Paul R. Gregory

Research Fellow
Biography: 

Paul Gregory is a research fellow at the Hoover Institution. He is Cullen Professor Emeritus in the Department of Economics at the University of Houston, a research fellow at the German Institute for Economic Research in Berlin, and emeritus chair of the International Advisory Board of the Kiev School of Economics. Gregory has held visiting teaching appointments at Moscow State University and the Free University of Berlin.

Gregory was the director of the Russian Petroleum Legislation Project of the University of Houston Law Center from 1992 to 1997 and has written broadly on Russian energy.

The holder of a PhD in economics from Harvard University, he is the author or coauthor of twelve books and more than one hundred articles on economic history, the Soviet economy, transition economies, comparative economics, and economic demography. His most recent books are Women of the Gulag: Portraits of Five Remarkable Lives (Hoover Institution Press, 2013), Politics, Murder, and Love in Stalin’s Kremlin: The Story of Nikolai Bukharin and Anna Larina (Hoover Institution Press, 2010), Lenin’s Brain and Other Tales from the Secret Soviet Archives (Hoover Institution Press, 2008), Terror by Quota (Yale, 2009), and The Political Economy of Stalinism (Cambridge, 2004), for which he received the Hewett Prize, awarded to works on the political economy of Russia, Eurasia, or Eastern Europe. He co-edited The Lost Transcripts of the Politburo (Yale, 2008). His archival work is summarized in “Allocation under Dictatorship: Research in Stalin’s Archive” (Journal of Economic Literature.) As a producer, Gregory worked with director Marianna Yarovskaya on the documentary film Women of the Gulag, which was short-listed for the 2019 Academy Awards.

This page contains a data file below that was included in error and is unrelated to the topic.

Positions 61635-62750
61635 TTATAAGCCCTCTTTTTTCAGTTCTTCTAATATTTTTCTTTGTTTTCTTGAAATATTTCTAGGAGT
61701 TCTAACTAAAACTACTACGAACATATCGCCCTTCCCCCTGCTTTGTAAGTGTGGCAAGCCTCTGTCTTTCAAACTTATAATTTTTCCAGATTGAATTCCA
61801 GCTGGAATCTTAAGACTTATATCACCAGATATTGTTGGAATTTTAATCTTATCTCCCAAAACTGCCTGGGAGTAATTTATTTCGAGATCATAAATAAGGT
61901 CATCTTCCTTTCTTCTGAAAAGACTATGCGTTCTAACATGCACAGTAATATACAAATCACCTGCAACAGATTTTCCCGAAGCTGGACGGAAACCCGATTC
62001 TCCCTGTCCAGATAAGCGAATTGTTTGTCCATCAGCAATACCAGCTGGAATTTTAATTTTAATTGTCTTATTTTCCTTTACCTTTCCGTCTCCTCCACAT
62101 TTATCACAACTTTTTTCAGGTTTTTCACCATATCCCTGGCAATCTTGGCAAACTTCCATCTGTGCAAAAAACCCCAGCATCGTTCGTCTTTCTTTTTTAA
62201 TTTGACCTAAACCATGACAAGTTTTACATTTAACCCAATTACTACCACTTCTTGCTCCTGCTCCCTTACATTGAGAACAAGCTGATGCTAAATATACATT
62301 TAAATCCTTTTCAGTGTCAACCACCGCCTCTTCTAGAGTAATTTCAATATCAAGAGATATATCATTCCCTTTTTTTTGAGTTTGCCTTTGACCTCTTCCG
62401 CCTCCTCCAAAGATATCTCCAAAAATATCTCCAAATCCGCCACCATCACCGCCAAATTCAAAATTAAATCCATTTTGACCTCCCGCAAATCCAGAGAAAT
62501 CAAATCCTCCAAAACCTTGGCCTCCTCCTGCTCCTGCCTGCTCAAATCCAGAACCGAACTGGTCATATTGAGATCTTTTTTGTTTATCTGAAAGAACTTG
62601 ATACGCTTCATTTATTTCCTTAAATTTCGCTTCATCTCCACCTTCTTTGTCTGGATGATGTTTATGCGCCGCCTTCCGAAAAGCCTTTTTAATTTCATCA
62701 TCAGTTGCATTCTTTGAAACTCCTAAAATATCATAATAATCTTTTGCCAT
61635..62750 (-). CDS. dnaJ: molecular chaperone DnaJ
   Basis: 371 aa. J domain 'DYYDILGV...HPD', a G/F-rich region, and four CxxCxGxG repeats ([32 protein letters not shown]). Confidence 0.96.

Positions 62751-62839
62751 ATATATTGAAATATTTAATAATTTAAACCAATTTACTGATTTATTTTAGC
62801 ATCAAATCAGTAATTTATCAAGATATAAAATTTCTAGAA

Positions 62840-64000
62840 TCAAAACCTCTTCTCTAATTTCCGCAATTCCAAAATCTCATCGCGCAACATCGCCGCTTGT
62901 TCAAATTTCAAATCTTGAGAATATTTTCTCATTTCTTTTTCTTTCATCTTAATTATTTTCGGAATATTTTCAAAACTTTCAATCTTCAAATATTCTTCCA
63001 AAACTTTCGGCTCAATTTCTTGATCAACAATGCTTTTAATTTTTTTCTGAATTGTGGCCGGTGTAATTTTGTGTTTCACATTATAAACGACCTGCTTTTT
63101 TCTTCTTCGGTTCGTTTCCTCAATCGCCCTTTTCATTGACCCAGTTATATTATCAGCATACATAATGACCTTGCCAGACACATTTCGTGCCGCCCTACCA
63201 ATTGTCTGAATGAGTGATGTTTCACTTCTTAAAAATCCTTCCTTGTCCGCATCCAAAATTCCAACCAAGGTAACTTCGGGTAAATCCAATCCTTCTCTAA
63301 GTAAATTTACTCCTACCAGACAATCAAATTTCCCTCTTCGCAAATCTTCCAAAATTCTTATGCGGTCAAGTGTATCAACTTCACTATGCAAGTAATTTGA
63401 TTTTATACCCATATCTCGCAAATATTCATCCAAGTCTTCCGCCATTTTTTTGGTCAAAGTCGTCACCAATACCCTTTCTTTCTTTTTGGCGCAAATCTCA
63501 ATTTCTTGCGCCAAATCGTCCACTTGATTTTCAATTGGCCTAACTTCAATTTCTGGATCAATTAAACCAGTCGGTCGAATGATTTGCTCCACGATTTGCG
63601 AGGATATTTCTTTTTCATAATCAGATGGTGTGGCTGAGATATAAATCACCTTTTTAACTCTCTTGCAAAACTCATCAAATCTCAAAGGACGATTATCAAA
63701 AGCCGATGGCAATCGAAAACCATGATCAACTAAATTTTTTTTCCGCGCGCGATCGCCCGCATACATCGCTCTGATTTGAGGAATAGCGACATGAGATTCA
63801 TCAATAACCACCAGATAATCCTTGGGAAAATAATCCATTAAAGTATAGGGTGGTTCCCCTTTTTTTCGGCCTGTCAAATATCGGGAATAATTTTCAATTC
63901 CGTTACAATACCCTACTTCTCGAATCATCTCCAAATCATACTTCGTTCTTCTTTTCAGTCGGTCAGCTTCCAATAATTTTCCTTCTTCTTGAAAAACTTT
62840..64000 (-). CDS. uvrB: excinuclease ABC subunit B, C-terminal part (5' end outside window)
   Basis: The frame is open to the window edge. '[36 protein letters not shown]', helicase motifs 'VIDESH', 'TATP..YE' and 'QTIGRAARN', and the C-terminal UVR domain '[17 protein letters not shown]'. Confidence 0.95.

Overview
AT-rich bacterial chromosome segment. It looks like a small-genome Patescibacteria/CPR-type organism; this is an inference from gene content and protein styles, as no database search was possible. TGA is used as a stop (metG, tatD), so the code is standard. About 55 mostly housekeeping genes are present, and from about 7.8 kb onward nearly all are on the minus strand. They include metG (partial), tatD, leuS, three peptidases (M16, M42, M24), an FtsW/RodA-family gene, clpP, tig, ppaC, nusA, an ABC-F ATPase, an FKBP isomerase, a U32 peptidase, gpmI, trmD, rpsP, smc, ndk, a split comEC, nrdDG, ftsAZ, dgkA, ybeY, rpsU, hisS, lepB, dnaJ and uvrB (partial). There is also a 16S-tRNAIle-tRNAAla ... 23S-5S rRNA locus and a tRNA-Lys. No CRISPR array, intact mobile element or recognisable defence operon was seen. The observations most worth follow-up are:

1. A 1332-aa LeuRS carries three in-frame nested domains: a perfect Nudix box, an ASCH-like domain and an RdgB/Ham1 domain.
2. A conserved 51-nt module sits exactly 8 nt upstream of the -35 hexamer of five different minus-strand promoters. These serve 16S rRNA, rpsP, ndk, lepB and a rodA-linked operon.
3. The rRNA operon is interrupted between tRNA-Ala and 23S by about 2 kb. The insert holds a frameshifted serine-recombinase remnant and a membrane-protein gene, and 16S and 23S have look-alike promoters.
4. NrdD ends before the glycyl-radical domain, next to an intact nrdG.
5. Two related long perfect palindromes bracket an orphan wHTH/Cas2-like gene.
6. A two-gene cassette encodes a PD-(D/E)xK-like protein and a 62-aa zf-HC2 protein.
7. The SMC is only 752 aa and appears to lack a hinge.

Gregory blogs for Defining Ideas and The Hill and tweets at #PaulR_Gregory.

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Recent Commentary

Analysis and Commentary

The Kremlin Claims Trump Has Joined The Terrorists With An Invented WMD Excuse To Strike Syria

by Paul R. Gregoryvia Forbes
Monday, April 10, 2017

Most Russians get their news (and form their opinions) from state TV broadcasts. Channel One’s influential hour-long Vesti (The News) broadcast at 8PM provides its viewers with the Kremlin’s version of news of the day.

Analysis and Commentary

Our Politics Has Given Putin The Weapon To Create A Constitutional Crisis

by Paul R. Gregoryvia Forbes
Sunday, April 2, 2017

As the Senate begins and the House continues its Russian inquiry, I offer a list of what we know and do not know about Russia’s involvement in the 2016 election: First, we do know that Russian state media conducted a campaign to discredit the US election in general.

Analysis and Commentary

100% Renewables By 2050 -- Germany Pays The Price For Its Ambition

by Paul R. Gregoryvia Forbes
Friday, March 31, 2017

Germany has set the most ambitious agenda for renewable energy. According to Germany’s Enegiewende program, the share of renewables in electricity generation should reach 45 percent by 2030 and 100% by half century. Complicating matters is Germany’s Atomstop decision to close down its nuclear power plants under pressure from the powerful Green movement.

Analysis and Commentary